Julie Entwistle, MBA, BHSc (OT), BSc (Health / Gerontology)
Co-written with Lindsay Sinclair, Occupational Therapist
Throughout our lives we all experience transitions. Whether it is a new job, retirement, the loss of a relationship, change in function due to injury or illness, or a change in environment, transitions are inevitable. Although transitions can be exciting, positive experiences, there is also a sense of anxiety and fear that is associated with the loss of the past and fear of the future. While feelings of nervousness and pessimism are common during life-change, there are strategies that can make transitions easier, helpings us recognize the silver linings in difficult situations, and transition into a brighter future.
The first important thing to realize about a transition, is that it is different than change. Change is something that happens to people in their lives, whereas a transition is the mental process that occurs as they go through that change. Put this way, change is somewhat out of our control, whereas we have the ability to control transitions through our thoughts and actions.
When it comes to controlling our thoughts about change, there are many strategies that can help turn negative rumination into positive hopes and dreams. First, it is important to accept change. When we play the “what if” game it is similar to trying to row a boat upstream (we won’t be going anywhere and it takes a lot of energy). If we can accept the change, and let the river take us where it is intending, we can enjoy the ride and get to our destination more smoothly. To accept change we can take comfort in the fact that there are elements of our lives that will stay the same, and at the end of the day, no matter what situation we are in, we are fundamentally the same person, regardless of the changes we will encounter.
One strategy to use to think more positively is to recognize when we are having negative thoughts and replace them with positive ones. For example, “What could be good about this change?”, “What new opportunities has this change brought me?”, “What am I thankful for in my life?”, “How has this change been a learning and growing experience?” Although on the surface some changes may seem to be only negative, the truth is that every change does bring something positive to someone’s life.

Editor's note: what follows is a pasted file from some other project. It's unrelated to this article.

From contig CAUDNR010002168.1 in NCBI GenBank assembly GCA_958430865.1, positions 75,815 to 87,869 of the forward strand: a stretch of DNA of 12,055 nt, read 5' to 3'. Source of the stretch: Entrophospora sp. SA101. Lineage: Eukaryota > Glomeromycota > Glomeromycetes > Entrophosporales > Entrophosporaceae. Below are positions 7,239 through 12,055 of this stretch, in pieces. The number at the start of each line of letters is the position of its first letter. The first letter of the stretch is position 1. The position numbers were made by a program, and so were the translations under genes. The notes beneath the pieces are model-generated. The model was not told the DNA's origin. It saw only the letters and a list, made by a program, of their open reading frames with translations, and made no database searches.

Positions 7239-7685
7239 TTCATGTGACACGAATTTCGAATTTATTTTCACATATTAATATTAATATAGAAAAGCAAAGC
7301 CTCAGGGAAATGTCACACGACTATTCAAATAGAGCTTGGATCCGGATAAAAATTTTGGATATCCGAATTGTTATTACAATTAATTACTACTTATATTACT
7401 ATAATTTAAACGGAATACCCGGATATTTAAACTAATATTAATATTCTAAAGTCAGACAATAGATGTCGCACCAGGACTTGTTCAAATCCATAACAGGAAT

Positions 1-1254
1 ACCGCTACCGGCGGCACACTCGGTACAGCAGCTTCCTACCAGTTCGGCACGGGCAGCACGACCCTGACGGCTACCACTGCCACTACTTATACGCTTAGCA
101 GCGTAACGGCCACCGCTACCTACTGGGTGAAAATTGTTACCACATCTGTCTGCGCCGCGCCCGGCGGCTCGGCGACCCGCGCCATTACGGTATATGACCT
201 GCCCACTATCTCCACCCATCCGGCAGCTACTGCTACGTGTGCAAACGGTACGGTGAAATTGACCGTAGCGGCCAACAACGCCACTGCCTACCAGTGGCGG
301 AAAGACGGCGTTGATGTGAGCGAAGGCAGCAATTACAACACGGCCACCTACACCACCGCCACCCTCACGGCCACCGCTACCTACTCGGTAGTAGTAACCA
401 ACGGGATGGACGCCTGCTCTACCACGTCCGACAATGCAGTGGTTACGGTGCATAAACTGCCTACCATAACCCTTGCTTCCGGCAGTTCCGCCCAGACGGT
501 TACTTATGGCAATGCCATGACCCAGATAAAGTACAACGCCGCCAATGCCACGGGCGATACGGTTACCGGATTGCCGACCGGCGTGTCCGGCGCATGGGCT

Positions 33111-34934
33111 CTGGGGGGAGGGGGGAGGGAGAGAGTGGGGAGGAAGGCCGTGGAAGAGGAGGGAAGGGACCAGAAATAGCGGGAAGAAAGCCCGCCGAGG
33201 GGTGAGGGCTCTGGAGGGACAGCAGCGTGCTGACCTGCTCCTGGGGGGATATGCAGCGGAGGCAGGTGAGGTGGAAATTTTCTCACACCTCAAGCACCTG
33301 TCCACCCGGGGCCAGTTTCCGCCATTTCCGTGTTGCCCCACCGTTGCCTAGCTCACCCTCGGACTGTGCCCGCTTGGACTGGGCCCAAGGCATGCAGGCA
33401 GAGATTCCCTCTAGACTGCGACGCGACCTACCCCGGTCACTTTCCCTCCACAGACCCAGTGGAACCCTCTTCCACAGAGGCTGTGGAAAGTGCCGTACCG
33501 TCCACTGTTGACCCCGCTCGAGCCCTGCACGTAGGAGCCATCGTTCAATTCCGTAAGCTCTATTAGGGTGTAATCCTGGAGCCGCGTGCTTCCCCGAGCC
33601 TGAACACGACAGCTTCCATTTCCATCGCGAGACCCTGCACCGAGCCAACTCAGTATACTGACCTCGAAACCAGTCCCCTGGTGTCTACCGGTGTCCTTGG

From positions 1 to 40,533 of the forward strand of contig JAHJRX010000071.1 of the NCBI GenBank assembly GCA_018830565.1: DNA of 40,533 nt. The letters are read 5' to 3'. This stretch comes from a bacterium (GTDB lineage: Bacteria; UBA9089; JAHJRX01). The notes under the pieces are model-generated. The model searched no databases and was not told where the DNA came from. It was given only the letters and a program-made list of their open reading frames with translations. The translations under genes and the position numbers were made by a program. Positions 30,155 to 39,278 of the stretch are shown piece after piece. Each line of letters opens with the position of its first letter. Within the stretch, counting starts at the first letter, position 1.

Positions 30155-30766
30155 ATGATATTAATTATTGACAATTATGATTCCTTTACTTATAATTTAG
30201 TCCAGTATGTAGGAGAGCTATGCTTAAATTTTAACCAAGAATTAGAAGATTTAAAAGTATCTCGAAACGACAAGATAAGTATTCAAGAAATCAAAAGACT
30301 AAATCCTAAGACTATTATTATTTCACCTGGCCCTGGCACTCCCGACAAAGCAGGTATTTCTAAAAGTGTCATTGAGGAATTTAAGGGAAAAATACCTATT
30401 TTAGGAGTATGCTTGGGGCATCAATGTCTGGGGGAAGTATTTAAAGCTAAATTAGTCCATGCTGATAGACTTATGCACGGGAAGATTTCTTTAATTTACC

Reflecting can be an activity that helps foster positive thoughts during a transition. Whether it is journaling, blogging, or just thinking during a long walk, it is important to process emotions and deal with change. During reflection, we can think about all the times in our life we have been through a change, note the strategies that helped us through change in the past, and remind ourselves that we have successfully been through change before.
Another strategy that helps during a change is to engage in behaviours that will facilitate a positive transition. During change, take things one step at a time; set small attainable goals, and connect these to long term goals for the future. Goal setting allows us to take back control over a situation and work towards something meaningful, which can help alleviate the anxiety of change caused by lack of control.
To make transitions easier, engage in meaningful activity. When we isolate ourselves and become inactive, our physical and emotional health are affected, as we are left with too much time to ruminate. Participating in activities we enjoy can help make us feel more connected to who we truly are. For example, engaging in active exercise can boost positive feelings. Furthermore, by engaging in meaningful activities, we can connect with a new community, school, or group, which can help us integrate into a new environment.
Connecting with a social support system, or building a new social support system, is an important step in navigating transition. Finding a mentor who has been through a similar change, and seeking their advice on how they navigated change may be a helpful step to work through difficult times.
A useful quote for thinking about change is: “A ship is safe in a harbor, but that’s not what ships are for.” This quote serves as a reminder that safety is not productive but is merely a resting point, and we had to get to the harbor in the first place. So, if you are “in the harbor” get the rest you need before leaving port and venturing to another destination.
In the end, change is part of life and it helps people to grow and strengthen. Change is inevitable, and often times, uncontrollable, but transitions are not. We are in control of our own transition process, and we have the power to turn negative and suffocating experiences into a positive learning experience that enables our boat to sail onward.
If you are struggling with a change, or transition, and seem to be stuck in port, considering the services of an occupational therapist for helping you to become “unstuck” in a place that is likely not functional or productive for you.